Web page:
Rays right-hander Matt Bush made his first court appearance earlier today since being arrested Thursday evening in Florida on charges of driving under the influence, leaving the scene of a crash involving property damage, failure to stop and remain at a crash involving an injury, driving with a suspended license and DUI with serious bodily injury to another. According to Roger Mooney of the Tampa Bay Tribune, his bail has been set at the hefty sum of $1.015 million.
Bush, a former No. 1 overall pick of the Padres in 2004, was driving an SUV on Thursday afternoon when he struck the back of a motorcycle driven by 72-year-old Tony Tufano. The 26-year-old fled the scene of the crash and was arrested 30 minutes later. Tufano remains in an intensive care unit at an area hospital with multiple injuries.
Bush’s attorney, Russell T. Kirshy, expected the judge to set a high bond, but argued that the former top prospect qualifies as being indigent (or poor) because he made $78,000 last season while pitching in Double-A and that he has only $2,000 in his bank account. That’s a tough sell.
Kirshy also told the judge that the Rays were trying to make arrangements for Bush to undergo a 72-hour hospital stay before entering a rehab program, but that request was denied. His arraignment is currently scheduled for May 21.
OXON HILL, MD — Bill King has been selected as the 2017 recipient of the Ford C. Frick Award, presented annually for excellence in broadcasting by the National Baseball Hall of Fame and Museum.
King, one of the iconic voices of Bay Area sports, was known for his handlebar mustache and his signature “Holy Toledo!” exclamation. King broadcast A’s games for 25 seasons, from 1981 through 2005. He likewise broadcast Oakland Raiders and Golden State Warriors games and got his start as an announcer for the Giants in the late 1950s after they moved to San Francisco.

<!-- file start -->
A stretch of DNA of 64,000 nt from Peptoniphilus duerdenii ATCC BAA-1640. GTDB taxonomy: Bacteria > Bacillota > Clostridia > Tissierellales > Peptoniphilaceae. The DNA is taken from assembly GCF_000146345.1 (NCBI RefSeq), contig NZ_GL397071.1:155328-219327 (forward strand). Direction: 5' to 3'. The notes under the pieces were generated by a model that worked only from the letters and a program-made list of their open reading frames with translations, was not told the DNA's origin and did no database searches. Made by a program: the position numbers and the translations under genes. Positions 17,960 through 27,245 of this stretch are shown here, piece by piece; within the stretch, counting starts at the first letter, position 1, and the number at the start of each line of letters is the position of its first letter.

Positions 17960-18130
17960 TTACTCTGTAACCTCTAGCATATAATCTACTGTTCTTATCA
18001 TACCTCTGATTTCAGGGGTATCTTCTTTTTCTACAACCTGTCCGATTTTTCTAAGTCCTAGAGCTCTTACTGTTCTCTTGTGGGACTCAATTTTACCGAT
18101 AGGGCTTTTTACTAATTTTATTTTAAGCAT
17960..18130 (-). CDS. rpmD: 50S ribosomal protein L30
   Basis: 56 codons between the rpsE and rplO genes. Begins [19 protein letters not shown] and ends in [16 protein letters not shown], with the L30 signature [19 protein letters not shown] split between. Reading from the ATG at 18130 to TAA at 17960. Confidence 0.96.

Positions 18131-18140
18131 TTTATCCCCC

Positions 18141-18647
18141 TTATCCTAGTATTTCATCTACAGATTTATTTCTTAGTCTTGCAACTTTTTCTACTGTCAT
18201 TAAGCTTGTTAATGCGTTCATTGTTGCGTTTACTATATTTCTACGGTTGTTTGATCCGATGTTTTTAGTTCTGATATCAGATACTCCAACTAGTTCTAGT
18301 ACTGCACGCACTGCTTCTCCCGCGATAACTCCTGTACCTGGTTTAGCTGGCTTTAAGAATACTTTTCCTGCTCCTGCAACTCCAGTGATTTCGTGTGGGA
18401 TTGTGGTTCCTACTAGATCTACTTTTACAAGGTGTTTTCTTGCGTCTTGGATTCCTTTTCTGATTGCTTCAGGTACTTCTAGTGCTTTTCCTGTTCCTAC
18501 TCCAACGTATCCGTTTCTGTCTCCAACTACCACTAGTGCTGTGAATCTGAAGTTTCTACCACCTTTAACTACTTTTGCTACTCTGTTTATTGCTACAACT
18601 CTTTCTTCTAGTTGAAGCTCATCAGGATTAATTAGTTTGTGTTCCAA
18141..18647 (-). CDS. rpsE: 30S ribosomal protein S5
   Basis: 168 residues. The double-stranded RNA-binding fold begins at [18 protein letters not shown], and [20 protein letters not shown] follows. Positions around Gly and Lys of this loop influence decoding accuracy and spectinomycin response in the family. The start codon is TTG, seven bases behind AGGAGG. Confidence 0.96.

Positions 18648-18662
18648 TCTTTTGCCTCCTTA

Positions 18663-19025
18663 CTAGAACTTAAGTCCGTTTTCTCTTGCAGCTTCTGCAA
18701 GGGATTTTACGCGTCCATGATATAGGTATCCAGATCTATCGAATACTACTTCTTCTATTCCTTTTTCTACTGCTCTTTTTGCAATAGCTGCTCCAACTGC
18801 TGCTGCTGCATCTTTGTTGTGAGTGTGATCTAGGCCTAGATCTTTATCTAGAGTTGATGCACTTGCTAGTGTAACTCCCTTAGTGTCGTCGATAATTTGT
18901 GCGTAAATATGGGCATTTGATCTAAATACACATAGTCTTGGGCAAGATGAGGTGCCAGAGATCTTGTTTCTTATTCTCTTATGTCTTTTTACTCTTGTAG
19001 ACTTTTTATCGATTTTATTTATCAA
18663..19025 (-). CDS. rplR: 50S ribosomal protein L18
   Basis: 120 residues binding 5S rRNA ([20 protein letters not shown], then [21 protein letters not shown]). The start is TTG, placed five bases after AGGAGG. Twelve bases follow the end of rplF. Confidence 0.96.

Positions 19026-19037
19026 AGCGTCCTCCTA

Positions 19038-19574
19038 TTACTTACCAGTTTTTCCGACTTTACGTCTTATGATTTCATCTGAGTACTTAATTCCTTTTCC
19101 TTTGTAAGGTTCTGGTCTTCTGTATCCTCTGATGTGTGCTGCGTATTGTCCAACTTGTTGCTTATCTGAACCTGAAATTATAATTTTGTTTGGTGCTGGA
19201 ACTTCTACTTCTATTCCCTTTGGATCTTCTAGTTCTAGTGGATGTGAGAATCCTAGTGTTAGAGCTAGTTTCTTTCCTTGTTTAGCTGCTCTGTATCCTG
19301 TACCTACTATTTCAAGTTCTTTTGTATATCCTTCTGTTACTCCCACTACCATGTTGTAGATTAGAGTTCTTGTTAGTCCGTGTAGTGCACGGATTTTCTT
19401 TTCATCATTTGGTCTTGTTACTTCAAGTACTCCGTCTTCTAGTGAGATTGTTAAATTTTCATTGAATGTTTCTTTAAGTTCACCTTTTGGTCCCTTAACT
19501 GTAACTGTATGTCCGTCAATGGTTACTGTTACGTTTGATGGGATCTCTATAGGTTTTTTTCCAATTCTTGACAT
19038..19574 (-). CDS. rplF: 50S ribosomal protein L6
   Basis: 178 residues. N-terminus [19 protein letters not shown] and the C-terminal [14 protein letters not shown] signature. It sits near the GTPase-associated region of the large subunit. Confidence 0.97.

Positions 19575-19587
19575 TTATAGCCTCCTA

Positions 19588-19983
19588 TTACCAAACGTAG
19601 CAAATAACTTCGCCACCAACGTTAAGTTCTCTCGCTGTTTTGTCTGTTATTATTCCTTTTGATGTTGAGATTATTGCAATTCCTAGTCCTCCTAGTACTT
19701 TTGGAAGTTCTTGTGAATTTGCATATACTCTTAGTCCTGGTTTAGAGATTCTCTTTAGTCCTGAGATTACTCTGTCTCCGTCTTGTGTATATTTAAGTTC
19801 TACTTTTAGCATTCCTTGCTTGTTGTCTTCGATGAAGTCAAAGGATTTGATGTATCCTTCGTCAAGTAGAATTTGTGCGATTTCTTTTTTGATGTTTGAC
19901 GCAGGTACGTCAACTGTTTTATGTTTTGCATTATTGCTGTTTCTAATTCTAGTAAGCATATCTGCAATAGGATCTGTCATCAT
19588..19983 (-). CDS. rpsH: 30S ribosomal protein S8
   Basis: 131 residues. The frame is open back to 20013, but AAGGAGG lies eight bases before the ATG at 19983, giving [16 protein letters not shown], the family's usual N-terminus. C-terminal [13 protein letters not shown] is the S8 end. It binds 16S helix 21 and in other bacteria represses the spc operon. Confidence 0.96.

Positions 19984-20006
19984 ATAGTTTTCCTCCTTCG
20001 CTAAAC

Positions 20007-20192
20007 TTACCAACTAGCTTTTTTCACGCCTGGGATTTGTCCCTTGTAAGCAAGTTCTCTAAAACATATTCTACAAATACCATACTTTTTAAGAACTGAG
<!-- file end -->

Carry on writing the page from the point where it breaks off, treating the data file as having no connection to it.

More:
King passed away in October 2005. With the Frick Award, however, he has now been immortalized among baseball broadcasters.
The Rockies have signed free agent outfielder/infielder Ian Desmond for five years and $70 million.
Desmond, 31, played his first season as a full-time outfielder with the Rangers in 2016. Before that he was the Nationals shortstop. He’ll almost certainly be an outfielder in Colorado, or else will play first base, as the Rockies have Trevor Story at short. Desmond hit .285/.335/.446 with 22 home runs, 86 RBI, 107 runs scored, and 21 stolen bases in 677 plate appearances, though he was much, much better in the first half than the second half.
The Rangers had placed a qualifying offer on him which he rejected, so the Rockies will have to give up their first round pick in the 2017 draft, which is 11th overall. That’s the highest pick a team can surrender under the qualifying offer system, as the first ten picks in the draft are protected.